Campaign races and politics are the subjects of national conversation right now -- with some believing that political rhetoric is dividing America. In a classroom at Dimond High School, democracy is alive and well and the rhetoric doesn’t make it through the door.

“My goal is that [students] leave as engaged citizens, that they are aware of the world around them,” explained U.S. history and U.S. government teacher Lem Wheeles.

Wheeles is also Dimond’s student government advisor. When teaching, he focuses on the constitution and the process, not ideology.

“There’s a ton of questions and a lot to talk about,” said Wheeles. “My goal is to provide the big picture of here’s how this works. Here’s how the process works… I really try not to point them in a particular direction with political beliefs or parties, but I want them to come to their own conclusions and decide what’s important to them and what they want to support."

Wheeles is passionate about politics, history, his students and the school where he teaches.

“Dimond is home," Wheeles said. "I grew up in the Dimond area, in this community. My parents are both alumni. I married a girl I went to Dimond with, so this really is part of my family, my community. Pretty soon, my kids will start coming to Dimond."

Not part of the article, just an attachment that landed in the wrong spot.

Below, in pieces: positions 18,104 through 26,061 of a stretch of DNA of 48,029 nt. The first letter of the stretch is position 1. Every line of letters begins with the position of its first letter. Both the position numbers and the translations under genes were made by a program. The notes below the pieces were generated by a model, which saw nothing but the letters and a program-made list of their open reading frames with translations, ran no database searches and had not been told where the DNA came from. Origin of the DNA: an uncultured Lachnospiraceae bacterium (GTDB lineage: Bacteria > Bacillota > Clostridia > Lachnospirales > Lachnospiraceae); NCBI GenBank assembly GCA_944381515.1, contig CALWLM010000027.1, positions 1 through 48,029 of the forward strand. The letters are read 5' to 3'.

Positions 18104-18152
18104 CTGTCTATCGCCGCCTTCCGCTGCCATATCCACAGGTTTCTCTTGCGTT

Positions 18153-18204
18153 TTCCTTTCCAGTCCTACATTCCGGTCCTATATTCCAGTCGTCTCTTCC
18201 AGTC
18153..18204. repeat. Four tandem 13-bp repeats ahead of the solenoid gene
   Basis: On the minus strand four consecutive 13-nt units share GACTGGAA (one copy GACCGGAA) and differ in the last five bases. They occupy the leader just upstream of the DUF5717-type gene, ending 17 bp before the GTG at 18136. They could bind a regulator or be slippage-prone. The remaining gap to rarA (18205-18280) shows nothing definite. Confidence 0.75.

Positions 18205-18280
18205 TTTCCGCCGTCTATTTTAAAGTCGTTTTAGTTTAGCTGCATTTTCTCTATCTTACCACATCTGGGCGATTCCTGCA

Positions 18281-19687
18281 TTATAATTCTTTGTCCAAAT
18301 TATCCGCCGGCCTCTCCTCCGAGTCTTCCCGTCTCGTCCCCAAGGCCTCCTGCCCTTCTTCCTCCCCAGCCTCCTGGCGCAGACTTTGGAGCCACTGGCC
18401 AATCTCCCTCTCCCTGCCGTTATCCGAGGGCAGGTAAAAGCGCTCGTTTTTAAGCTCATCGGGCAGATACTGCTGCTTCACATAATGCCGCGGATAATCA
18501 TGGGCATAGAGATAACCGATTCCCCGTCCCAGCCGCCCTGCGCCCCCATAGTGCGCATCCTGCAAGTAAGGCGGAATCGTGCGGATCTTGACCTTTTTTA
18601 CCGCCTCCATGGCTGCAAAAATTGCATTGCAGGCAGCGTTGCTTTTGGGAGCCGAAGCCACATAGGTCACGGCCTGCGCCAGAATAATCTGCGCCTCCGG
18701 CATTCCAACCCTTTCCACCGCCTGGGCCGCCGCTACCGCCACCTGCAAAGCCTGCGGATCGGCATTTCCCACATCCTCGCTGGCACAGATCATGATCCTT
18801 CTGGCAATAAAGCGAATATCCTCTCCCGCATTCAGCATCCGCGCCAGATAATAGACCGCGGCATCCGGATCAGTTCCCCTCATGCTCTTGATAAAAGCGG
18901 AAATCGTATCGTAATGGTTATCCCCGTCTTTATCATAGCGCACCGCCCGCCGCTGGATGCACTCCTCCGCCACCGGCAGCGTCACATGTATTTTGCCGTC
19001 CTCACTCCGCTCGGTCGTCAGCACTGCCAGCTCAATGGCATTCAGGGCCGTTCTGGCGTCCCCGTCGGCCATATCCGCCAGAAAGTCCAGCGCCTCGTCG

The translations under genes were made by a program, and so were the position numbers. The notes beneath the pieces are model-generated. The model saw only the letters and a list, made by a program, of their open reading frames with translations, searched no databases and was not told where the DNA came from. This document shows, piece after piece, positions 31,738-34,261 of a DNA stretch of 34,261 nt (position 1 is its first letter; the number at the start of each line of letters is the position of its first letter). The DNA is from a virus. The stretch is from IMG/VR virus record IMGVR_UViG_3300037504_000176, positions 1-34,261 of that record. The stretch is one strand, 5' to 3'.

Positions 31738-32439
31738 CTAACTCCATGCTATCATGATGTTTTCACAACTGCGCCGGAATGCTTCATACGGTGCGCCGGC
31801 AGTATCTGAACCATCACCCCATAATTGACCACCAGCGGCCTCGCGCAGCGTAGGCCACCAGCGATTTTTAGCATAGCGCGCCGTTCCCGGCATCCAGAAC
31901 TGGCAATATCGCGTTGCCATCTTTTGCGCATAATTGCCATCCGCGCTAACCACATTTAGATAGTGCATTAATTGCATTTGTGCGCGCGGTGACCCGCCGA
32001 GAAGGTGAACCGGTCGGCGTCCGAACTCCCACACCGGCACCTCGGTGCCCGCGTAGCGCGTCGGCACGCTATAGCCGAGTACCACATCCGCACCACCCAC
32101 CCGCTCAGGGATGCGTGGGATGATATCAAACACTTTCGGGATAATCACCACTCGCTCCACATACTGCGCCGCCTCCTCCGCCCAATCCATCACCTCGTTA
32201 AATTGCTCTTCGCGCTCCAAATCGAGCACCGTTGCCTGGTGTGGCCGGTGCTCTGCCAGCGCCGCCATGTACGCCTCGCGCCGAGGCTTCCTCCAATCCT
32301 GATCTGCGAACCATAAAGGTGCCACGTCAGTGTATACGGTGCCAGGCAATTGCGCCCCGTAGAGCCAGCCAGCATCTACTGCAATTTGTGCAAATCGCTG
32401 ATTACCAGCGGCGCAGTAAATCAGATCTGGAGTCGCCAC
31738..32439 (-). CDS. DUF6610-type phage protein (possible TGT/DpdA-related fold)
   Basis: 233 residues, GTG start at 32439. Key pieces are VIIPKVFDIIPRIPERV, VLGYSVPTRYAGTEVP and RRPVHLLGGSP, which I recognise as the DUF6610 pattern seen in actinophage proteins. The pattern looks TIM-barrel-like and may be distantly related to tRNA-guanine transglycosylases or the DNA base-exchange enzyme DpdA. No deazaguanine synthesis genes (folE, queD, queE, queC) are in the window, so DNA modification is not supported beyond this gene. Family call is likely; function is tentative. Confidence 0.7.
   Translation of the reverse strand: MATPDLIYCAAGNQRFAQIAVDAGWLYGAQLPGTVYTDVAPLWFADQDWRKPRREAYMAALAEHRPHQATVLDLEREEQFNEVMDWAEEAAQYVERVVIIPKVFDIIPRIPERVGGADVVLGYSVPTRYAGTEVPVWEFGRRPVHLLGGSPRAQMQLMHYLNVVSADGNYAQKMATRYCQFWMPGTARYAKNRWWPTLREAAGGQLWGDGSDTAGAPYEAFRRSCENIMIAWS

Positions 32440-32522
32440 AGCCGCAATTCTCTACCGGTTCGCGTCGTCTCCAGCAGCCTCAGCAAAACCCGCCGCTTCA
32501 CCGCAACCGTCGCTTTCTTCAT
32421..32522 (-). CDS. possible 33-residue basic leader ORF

He’s a community-minded teacher that wants his students to understand their responsibility as Alaskans, but more importantly, Americans.

“Democracy requires their participation so they’ve got to step up and now is a great time,” stated Wheeles.

He has awards lined up on his classroom wall, recognized as Alaska’s History Teacher of the Year and a BP Teacher of Excellence. While his accolades are impressive, it’s his former students’ resumes that really make Wheeles proud.

“I’ve had students who have run for office,” said Wheeles. “I’ve had a number of students who’ve worked for members of our congressional delegation. I’ve had students who have volunteered on campaigns, who have gotten involved in interest groups to lobby for particular political things. I’ve had students who’ve been involved with the United Nations. Real world… really making a difference."

Wheeles knows that while his former students are making a difference in the world, he’s making a big difference right here at home.

“A lot of people talk about young people being the future of our society," he said. "I think they’re the now of our society. They can step up, they can lead now, have a voice now."

Through leadership, teaching and understanding, Lem Wheeles is reaching our youth and very deserved of being named KTVA 11’s Head of the Class.

If you know a teacher who is making a difference in the lives of their students, click here to nominate them.

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